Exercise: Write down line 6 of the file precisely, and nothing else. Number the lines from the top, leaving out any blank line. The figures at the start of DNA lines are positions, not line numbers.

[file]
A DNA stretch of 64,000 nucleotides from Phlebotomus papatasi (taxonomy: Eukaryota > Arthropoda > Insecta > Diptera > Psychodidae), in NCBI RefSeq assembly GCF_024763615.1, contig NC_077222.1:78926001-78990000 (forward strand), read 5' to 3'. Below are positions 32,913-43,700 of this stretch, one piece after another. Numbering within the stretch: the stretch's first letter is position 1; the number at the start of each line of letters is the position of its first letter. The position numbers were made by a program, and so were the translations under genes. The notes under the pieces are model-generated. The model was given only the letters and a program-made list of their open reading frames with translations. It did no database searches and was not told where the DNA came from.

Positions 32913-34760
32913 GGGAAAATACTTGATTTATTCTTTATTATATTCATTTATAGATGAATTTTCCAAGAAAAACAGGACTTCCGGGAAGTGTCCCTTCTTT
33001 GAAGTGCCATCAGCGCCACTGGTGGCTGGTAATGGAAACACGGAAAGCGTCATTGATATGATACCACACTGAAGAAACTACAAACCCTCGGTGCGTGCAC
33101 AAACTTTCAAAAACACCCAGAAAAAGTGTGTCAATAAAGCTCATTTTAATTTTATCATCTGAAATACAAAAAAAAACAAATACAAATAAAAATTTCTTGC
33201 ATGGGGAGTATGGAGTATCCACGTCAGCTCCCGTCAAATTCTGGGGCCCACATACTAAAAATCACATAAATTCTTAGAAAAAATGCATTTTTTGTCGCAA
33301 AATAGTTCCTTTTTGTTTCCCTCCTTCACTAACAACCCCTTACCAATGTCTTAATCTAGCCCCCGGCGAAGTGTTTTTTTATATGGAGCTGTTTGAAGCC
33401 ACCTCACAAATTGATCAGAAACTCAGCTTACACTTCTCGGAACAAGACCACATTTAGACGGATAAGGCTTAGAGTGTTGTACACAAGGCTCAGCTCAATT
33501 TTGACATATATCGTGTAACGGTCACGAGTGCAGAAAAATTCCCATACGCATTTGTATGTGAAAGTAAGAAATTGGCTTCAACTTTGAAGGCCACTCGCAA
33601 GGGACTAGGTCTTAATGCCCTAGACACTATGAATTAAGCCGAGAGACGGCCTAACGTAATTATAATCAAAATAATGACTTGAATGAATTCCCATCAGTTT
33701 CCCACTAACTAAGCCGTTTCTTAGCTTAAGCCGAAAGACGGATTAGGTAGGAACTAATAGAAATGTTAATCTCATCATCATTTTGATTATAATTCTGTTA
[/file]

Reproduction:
33201 ATGGGGAGTATGGAGTATCCACGTCAGCTCCCGTCAAATTCTGGGGCCCACATACTAAAAATCACATAAATTCTTAGAAAAAATGCATTTTTTGTCGCAA